Not feeling well, Claudio remembers a time when he first started as a waiter that he wasn’t as smooth as he is now at the job and he also recalls first meeting Furio. Then we learn more about Teo and his complex relationship with Vanna who might be critical of his work but when she gets an offer she can’t refuse the young man reveals exactly what she means to him. We also get a glance at Olga’s life as well as what a day would be like spending it with Gigi.

Like it or hate it, Natsume Ono’s art is original and works wonderfully for this series despite the fact that some characters tend to have similar looking faces. Still, it’s not hard to recognize the main cast. On the negative side, I wish Ono did a better job drawing the Italian dishes.

Still very much a refreshingly unique kind of manga, Volume 2 of Gente is yet another achievement for Natsume Ono. It’s the characters that made the first volume of Gente and Ristorante Paradiso a truly delightful read and this one is no different. Consider this another Must Read manga title.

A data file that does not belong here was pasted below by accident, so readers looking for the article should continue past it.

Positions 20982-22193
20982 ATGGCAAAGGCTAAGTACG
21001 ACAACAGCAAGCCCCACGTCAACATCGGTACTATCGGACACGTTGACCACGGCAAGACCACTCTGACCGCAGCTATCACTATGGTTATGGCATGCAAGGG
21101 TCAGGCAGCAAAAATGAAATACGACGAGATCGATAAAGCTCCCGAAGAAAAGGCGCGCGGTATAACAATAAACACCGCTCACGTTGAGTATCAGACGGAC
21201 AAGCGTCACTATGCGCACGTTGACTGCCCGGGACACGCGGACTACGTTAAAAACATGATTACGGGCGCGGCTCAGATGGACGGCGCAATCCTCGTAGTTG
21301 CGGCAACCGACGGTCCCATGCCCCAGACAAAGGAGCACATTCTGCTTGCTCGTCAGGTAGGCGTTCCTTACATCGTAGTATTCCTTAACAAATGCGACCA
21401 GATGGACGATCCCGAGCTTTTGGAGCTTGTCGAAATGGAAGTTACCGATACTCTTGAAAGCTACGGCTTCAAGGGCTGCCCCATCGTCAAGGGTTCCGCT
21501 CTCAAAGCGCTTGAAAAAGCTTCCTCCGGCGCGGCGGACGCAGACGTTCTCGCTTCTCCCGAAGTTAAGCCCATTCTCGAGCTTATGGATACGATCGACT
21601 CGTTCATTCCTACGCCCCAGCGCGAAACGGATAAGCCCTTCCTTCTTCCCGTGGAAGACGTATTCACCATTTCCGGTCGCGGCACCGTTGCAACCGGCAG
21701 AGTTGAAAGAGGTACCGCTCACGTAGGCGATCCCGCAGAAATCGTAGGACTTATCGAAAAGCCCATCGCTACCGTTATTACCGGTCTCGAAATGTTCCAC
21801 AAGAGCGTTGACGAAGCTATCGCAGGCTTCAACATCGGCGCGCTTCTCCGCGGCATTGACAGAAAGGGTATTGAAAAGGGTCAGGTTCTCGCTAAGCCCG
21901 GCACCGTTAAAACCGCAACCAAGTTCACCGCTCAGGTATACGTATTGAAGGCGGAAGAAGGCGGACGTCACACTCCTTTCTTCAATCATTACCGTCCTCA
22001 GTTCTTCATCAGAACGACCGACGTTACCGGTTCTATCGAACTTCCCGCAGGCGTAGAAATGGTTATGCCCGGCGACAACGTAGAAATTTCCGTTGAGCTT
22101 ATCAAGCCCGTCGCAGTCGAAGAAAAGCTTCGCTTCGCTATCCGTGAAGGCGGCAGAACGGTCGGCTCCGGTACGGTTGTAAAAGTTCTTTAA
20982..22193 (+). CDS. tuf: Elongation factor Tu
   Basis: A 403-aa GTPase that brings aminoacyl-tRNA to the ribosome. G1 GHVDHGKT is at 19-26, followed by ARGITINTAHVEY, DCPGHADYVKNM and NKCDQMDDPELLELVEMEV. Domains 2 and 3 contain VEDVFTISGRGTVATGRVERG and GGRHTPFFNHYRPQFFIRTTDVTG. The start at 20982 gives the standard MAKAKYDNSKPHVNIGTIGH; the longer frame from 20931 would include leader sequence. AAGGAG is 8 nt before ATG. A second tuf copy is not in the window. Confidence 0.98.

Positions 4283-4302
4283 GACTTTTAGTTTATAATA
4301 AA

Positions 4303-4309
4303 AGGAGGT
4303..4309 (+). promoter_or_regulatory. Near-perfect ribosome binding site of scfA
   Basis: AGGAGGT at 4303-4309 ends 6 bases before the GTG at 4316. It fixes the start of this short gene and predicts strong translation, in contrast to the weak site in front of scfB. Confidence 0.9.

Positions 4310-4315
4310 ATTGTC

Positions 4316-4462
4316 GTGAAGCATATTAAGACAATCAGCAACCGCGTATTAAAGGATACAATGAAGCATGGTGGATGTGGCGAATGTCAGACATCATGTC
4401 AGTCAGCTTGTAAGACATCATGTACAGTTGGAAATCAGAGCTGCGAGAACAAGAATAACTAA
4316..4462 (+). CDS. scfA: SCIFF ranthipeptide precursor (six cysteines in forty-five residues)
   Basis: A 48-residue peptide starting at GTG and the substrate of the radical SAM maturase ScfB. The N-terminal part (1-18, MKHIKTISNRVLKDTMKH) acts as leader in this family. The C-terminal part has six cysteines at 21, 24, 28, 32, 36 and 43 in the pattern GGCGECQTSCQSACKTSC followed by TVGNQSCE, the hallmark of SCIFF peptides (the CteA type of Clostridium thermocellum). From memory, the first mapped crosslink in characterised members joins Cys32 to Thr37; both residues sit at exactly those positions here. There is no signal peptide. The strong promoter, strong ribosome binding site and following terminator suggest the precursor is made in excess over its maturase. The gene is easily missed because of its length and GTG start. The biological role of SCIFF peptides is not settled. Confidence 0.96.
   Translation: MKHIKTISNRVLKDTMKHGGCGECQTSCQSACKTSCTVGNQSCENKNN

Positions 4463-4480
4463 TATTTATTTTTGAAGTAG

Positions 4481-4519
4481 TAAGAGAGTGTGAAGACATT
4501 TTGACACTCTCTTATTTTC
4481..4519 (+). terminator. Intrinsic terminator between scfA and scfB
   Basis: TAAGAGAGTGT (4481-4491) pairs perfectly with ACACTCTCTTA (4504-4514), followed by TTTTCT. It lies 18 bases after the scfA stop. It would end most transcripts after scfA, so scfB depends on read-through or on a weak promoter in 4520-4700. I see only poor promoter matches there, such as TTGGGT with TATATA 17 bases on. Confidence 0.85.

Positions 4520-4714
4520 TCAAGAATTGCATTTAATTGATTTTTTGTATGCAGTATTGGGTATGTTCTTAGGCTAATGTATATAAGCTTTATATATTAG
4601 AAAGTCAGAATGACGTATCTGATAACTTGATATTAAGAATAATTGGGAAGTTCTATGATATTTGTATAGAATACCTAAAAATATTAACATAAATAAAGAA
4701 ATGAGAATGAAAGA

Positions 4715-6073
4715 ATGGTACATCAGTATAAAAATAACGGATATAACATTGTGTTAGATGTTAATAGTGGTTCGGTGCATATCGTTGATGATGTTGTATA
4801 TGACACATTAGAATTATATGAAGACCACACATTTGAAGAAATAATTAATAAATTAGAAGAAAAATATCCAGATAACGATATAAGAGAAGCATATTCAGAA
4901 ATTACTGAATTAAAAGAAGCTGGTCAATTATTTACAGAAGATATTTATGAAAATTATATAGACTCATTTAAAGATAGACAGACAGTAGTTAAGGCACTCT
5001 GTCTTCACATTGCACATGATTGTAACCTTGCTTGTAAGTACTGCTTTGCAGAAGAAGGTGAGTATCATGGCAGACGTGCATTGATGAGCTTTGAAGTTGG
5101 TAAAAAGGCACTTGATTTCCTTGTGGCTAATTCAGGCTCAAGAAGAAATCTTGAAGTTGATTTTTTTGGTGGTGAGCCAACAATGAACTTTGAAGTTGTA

Review copy provided by VIZ Media


5 thoughts on “Gente, Volume 2 – Manga Review

  1. Pingback: Manga Cartoon » Gente, Volume 2 – Manga Review « Animanga Nation

  2. Pingback: Welcome to 2011 « MangaBlog

  3. Pingback: » Welcome to 2011

  4. Pingback: Welcome to 2011 | Manga World

  5. Pingback: Welcome to 2011 | Manga King

Leave a Reply

Fill in your details below or click an icon to log in: Logo

You are commenting using your account. Log Out / Change )

Twitter picture

You are commenting using your Twitter account. Log Out / Change )

Facebook photo

You are commenting using your Facebook account. Log Out / Change )

Google+ photo

You are commenting using your Google+ account. Log Out / Change )

Connecting to %s